B.L. Blanchard is a graduate of the UC Davis creative writing honors program and was a writing fellow at Boston University School of Law. She is a lawyer and enrolled member of the Sault Ste. Marie Tribe of Chippewa Indians. She is originally from the Upper Peninsula of Michigan but has lived in California for so long that she can no longer handle cold weather. She currently resides in San Diego with her husband and two daughters. The Peacekeeper is her debut novel and she recently talked about it with Daryl Maxwell for the LAPL Blog.
What was your inspiration for The Peacekeeper?
I got the idea for the main setting of the book, Shikaakwa, when I was driving to work one day and had a vision of a high-rise building with a dreamcatcher built into it like a stained-glass cathedral window. That triggered the idea of what a never-colonized North America might have looked like in the present time.
The inspiration for the plot was somewhat different. I have small children, and at the time I was planning this book, we were watching the Disney movie Zootopia a lot—and it’s a film I really love! A big part of the movie involves two of the characters investigating a missing person (animal), and it functioned as a good way to show different areas of the world. So I took that idea and ran with it!
Are Chibenashi, Ashwiyaa, Dakaasin, Takumwah, or any of the other characters in the novel inspired by or based on specific individuals?
Most of the characters started with a nugget of reality in them, but each one evolved over the course of writing into their own person. Chibenashi and Ashwiyaa’s backstory of being taken away from their family to a group home for their own safety and then growing up with a father in prison is drawn from real life—the same thing happened to my sister and me, though we were much younger than these characters when it happened. Dakaasin is an Advocate, similar to a lawyer in our world, and so am I; her relationship with Chibenashi is based on a letter I read in an advice column years ago. Takumwah, however, is the result of me thinking, “What kind of person would be Chibenashi’s worst nightmare?”
How did the novel evolve and change as you wrote and revised it? Are there any characters or scenes that were lost in the process that you wish had made it to the published version?
I can only think of one character who was cut; there was originally another resident of Baawitigong introduced early on who would have become crucial at the end of the book. But, writing is about killing your darlings, and I gave that character’s role to one of the others, which I think ended up working much better. Beyond that, virtually everything in the book was there from the beginning. I tend toward underwriting so most of the major edits I made involved adding to the story, rather than cutting.
The world you’ve created for The Peacekeeper is fascinating! What was your inspiration for a world where North America was never colonized?
The worldbuilding, and the many different ways I could have gone with it, was something I thought about every day for over a year before I wrote a single word: everything from why colonization did not happen to the societal dividing lines to just how technologically developed and globalized the world would be.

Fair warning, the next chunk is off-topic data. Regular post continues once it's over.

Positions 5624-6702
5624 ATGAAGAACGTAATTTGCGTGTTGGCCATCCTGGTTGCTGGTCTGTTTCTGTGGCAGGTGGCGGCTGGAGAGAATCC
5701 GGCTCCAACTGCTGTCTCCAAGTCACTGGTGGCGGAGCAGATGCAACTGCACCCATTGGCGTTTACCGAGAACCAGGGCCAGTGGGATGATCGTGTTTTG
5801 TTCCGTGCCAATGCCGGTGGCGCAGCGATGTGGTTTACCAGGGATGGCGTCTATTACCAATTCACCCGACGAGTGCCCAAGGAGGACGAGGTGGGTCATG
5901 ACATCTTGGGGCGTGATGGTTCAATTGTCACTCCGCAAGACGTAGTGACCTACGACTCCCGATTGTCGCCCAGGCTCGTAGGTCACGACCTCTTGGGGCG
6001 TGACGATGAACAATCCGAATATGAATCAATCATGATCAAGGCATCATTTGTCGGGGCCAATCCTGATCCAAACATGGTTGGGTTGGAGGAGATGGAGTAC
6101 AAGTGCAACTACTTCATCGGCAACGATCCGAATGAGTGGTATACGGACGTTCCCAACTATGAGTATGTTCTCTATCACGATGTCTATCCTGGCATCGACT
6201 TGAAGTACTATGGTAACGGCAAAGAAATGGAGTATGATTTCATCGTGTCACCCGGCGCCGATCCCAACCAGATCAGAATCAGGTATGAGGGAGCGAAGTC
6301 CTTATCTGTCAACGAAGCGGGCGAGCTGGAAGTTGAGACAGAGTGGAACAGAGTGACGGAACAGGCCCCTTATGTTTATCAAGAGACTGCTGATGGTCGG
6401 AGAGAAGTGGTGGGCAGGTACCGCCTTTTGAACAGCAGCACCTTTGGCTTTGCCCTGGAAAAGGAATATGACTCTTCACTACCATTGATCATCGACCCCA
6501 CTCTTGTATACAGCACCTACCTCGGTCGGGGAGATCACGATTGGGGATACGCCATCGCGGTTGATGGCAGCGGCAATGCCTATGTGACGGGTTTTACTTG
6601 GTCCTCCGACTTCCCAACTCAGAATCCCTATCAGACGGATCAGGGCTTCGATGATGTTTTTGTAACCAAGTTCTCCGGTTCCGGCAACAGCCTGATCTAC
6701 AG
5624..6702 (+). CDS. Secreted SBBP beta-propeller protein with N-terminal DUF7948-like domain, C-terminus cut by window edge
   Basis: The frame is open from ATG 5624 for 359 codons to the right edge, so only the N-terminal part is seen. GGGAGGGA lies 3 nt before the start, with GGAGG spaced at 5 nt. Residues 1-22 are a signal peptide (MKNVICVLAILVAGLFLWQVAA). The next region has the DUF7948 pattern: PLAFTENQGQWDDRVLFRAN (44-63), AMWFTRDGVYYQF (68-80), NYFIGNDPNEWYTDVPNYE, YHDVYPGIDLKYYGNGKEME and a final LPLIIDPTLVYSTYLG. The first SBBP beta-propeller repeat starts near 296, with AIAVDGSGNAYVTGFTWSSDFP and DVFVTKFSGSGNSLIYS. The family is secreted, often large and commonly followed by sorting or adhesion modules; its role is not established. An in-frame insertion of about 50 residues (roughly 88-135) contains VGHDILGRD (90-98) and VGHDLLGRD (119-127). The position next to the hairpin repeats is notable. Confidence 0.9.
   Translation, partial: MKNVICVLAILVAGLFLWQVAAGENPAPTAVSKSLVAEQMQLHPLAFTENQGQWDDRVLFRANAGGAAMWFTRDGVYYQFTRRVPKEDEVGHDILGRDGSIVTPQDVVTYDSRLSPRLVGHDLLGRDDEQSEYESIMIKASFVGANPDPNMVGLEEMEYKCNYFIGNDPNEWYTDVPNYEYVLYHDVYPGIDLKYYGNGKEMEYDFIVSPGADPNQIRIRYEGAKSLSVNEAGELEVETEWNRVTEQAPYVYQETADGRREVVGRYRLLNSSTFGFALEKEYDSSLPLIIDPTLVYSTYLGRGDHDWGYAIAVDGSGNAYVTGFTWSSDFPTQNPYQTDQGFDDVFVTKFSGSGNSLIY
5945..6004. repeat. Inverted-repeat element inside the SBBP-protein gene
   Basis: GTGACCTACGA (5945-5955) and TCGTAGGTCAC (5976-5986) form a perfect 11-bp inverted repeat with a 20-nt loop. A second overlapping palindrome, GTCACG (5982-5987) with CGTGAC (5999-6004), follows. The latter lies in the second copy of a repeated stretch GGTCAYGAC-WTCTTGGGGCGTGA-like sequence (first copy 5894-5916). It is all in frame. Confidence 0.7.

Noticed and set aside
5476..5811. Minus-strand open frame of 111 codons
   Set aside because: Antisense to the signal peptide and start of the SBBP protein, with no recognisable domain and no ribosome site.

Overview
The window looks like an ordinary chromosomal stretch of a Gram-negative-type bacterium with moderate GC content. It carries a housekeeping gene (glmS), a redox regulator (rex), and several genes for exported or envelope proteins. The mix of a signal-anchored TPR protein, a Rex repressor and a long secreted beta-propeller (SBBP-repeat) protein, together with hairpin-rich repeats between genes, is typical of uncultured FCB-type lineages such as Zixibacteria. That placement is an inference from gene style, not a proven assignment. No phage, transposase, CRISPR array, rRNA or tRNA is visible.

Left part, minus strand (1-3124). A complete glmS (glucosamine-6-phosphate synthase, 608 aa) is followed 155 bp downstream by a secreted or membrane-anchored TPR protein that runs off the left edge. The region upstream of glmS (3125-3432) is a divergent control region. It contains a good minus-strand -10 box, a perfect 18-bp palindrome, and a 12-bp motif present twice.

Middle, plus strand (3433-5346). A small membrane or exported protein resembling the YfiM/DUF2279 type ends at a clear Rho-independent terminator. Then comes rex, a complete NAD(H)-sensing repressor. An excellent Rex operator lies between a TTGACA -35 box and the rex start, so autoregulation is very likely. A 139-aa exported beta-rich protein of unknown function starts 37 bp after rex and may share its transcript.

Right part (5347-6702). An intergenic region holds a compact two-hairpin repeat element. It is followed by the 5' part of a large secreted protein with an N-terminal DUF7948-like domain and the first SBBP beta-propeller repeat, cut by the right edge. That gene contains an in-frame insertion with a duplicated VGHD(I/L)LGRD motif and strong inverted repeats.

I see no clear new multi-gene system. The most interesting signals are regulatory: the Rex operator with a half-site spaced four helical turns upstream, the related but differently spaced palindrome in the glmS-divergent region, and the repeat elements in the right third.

I started by first trying to chronologically build out the world, starting from the 15th and 16th centuries and going forward. I was confronted with a bunch of questions. Did that mean that there had never been any contact with Europe, or had colonization been attempted but rebuffed, or there was no attempt to colonize but just trade partnerships… you get the idea. It could have gone in many different directions.
And then there are the ripple effects. For example, if there are no colonies in North America, there was no trans-Atlantic slave trade. How does that impact the history of peoples in Africa and beyond? If there is no colonization in North America, do European nations have the wealth and resources or will to attempt colonization in any other part of the world?
A lot of what I came up with did not make its way into The Peacekeeper, but quite a bit will appear in the next book.
What was your process for envisioning both the smaller village of Baawitigong and the larger metropolis of Shikaakwa? Was one of them easier to imagine than the other?
Virtually every society on Earth seems to have an urban-rural divide, and I wanted that here. Not only would it create some tension in the novel and put Chibenashi in a difficult and unfamiliar environment, it would show how an indigenous society lives in the 21st century in both urban and rural areas. I knew we’d be spending most of the book in Shikaakwa so that was the focus of my worldbuilding time—I had to tear down Chicago and rebuild it from scratch!
The Upper Peninsula, where Baawitigong is located, is still very rural, so that was a lot easier to imagine; I didn’t have to change as much, and many of the things in the Baawitigong scenes are still in practice today: people still dance rice, one of my father’s neighbors raises deer, and you can walk through the streets and woods in the township my family still lives in and find fruits within arm’s reach. Baawitigong is much smaller than its real-world equivalent, Sault Ste. Marie, which has a population of 13,000 on the Michigan side and over 70,000 on the Ontario side.
One of the first things I came up with when building the world was the values that the society would rest on. I settled on three: community, sustainability, and responsibility. From there, I determined that any industrialization would be sustainable. The natural world would be a part of the city, not paved over.
If this were a real world, Baawitigong would be the more likely place for a metropolis, as it is the ancestral home of the Anishinaabe, and Shikaakwa is far more likely to be a small town. But I thought keeping the small town and large city in the same places as their real-world equivalents would make the world more accessible.